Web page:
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A Health Department official Thursday announced a moratorium on nursing home participation in the Medicaid program, and a representative from a long-term care facilities group told lawmakers it needs supplemental money to cover the cost of caring for Medicaid patients - and will sue the state, if it has to.

Rod Betit, director of the Division of Health Care Financing, which administers Medicaid, told members of the health and social services appropriations panel of the Utah Legislature that the division will refuse Medicaid certification to nursing homes that are not already part of the program, starting April 1.Medicaid pays for more than 70 percent of the state's nursing home clients. But providers said the payment is so small that some facilities actually lose money by caring for Medicaid patients.

Betit said, "The situation is really bad in the nursing home industry. Fewer than 50 percent are making a profit and for those that do, it's only 2-3 percent."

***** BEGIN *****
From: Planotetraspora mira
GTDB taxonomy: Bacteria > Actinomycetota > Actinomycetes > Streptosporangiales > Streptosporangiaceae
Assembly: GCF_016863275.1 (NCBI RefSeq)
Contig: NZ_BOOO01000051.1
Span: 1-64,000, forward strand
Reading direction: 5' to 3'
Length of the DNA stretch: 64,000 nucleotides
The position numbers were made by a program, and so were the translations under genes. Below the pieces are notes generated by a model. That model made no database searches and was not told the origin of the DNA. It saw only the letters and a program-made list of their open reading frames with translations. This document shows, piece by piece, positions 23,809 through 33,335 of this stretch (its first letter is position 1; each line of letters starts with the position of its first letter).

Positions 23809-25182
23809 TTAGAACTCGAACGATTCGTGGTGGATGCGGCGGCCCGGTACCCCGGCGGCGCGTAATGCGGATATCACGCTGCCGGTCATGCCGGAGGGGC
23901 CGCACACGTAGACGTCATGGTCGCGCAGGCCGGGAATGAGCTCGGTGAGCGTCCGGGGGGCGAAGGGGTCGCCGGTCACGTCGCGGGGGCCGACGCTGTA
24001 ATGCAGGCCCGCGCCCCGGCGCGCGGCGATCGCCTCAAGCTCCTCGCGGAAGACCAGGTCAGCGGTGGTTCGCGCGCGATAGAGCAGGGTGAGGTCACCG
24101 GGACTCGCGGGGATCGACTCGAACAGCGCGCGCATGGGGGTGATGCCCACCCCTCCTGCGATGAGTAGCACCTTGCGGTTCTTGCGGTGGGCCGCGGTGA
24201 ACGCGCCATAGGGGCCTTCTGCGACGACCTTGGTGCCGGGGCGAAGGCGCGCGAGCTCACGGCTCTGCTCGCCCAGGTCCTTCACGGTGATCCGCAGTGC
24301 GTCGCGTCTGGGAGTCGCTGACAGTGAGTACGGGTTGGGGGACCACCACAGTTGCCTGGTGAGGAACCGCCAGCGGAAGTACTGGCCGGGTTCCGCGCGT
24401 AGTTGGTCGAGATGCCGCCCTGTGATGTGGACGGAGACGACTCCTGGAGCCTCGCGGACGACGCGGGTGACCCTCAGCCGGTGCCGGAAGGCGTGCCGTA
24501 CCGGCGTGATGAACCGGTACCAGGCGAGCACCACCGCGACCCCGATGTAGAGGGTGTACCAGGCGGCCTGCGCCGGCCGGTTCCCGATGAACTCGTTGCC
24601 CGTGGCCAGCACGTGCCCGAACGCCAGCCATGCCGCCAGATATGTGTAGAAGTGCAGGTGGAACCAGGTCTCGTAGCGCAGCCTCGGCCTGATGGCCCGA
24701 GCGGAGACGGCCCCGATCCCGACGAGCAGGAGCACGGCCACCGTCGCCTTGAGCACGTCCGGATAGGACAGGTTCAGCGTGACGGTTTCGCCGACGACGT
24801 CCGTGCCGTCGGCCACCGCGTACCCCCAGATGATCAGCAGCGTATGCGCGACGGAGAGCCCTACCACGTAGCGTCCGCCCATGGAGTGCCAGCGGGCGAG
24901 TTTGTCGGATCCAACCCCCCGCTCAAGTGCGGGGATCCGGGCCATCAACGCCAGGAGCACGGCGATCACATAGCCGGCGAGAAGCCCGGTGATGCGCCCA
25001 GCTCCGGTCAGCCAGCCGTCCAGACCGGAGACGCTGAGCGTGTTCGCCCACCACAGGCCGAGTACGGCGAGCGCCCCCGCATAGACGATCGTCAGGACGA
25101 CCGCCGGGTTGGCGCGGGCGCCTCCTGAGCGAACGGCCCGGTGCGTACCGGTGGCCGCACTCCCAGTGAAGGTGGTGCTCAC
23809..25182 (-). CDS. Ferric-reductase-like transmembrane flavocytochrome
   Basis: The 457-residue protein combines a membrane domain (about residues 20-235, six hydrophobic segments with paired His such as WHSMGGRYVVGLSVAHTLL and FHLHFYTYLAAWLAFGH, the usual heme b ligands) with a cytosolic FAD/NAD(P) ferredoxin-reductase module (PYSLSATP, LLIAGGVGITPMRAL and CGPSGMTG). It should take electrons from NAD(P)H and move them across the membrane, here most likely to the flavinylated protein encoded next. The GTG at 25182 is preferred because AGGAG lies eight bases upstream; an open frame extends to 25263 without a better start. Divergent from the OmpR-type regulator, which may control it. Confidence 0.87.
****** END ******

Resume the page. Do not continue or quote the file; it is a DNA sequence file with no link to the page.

Utah's nursing homes have 1,700-2,000 vacancies, so while the moratorium will limit the number of providers, it will not put a cap on the number of Medicaid beds available, Betit said.

Dennis McFall, Utah Health Care Association, which represents long-term care facilities throughout the state, said his group will present lawmakers a request for a $600,000 supplement on Friday. The money will "help cover the costs" of caring for Medicaid patients.

Betit said the division supports a compromise supplement - "not what they asked for, but a bridge to the governor's budget." He also promised quality care incentives for nursing homes that "do over and above" Medicaid mandates. In the future, he said, the division will ask for exemption from federal regulations so it can competitively bid new beds.

Sara Sinclair, administrator of the Sunshine Terrace Foundation, said 60 percent of its clients are on Medicaid. "It is costing us $5 a day to care for these people. For 1989, to come within $30,000 of breaking even - we're not yet - we had to cut 117 hours a week of nursing care. It gets down to an issue of quality versus what Medicaid pays. The patient suffers."

The moratorium would probably not last more than two years, said Dr. Suzanne Dandoy, Health Department director, and could be rescinded on 30 days notice. Meanwhile, she said, a task force will examine long-term care.